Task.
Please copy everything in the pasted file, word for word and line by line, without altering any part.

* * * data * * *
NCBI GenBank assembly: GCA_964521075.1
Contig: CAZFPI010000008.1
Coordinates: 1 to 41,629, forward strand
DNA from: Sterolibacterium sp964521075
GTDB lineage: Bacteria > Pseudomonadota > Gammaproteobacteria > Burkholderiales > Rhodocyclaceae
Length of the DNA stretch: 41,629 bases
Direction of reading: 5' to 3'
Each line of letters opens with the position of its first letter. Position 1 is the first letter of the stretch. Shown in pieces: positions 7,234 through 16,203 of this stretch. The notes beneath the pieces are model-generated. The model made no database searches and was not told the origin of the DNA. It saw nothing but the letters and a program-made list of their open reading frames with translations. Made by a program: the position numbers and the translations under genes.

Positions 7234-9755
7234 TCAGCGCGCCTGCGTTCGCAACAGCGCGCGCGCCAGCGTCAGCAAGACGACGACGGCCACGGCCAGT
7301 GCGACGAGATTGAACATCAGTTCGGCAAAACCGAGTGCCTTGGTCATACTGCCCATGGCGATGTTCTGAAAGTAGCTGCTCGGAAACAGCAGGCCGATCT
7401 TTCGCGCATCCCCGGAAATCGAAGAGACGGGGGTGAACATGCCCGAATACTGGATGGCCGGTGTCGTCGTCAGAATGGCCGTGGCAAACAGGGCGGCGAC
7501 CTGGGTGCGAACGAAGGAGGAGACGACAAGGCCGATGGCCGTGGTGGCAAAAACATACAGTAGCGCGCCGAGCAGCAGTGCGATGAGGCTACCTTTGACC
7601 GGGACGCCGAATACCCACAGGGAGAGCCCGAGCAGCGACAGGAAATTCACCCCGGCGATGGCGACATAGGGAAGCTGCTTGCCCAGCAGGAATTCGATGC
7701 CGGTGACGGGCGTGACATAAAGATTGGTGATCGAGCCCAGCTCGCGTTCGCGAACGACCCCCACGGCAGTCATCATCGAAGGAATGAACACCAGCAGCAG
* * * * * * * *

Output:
NCBI GenBank assembly: GCA_964521075.1
Contig: CAZFPI010000008.1
Coordinates: 1 to 41,629, forward strand
DNA from: Sterolibacterium sp964521075
GTDB lineage: Bacteria > Pseudomonadota > Gammaproteobacteria > Burkholderiales > Rhodocyclaceae
Length of the DNA stretch: 41,629 bases
Direction of reading: 5' to 3'
Each line of letters opens with the position of its first letter. Position 1 is the first letter of the stretch. Shown in pieces: positions 7,234 through 16,203 of this stretch. The notes beneath the pieces are model-generated. The model made no database searches and was not told the origin of the DNA. It saw nothing but the letters and a program-made list of their open reading frames with translations. Made by a program: the position numbers and the translations under genes.

Positions 7234-9755
7234 TCAGCGCGCCTGCGTTCGCAACAGCGCGCGCGCCAGCGTCAGCAAGACGACGACGGCCACGGCCAGT
7301 GCGACGAGATTGAACATCAGTTCGGCAAAACCGAGTGCCTTGGTCATACTGCCCATGGCGATGTTCTGAAAGTAGCTGCTCGGAAACAGCAGGCCGATCT
7401 TTCGCGCATCCCCGGAAATCGAAGAGACGGGGGTGAACATGCCCGAATACTGGATGGCCGGTGTCGTCGTCAGAATGGCCGTGGCAAACAGGGCGGCGAC
7501 CTGGGTGCGAACGAAGGAGGAGACGACAAGGCCGATGGCCGTGGTGGCAAAAACATACAGTAGCGCGCCGAGCAGCAGTGCGATGAGGCTACCTTTGACC
7601 GGGACGCCGAATACCCACAGGGAGAGCCCGAGCAGCGACAGGAAATTCACCCCGGCGATGGCGACATAGGGAAGCTGCTTGCCCAGCAGGAATTCGATGC
7701 CGGTGACGGGCGTGACATAAAGATTGGTGATCGAGCCCAGCTCGCGTTCGCGAACGACCCCCACGGCAGTCATCATCGAAGGAATGAACACCAGCAGCAG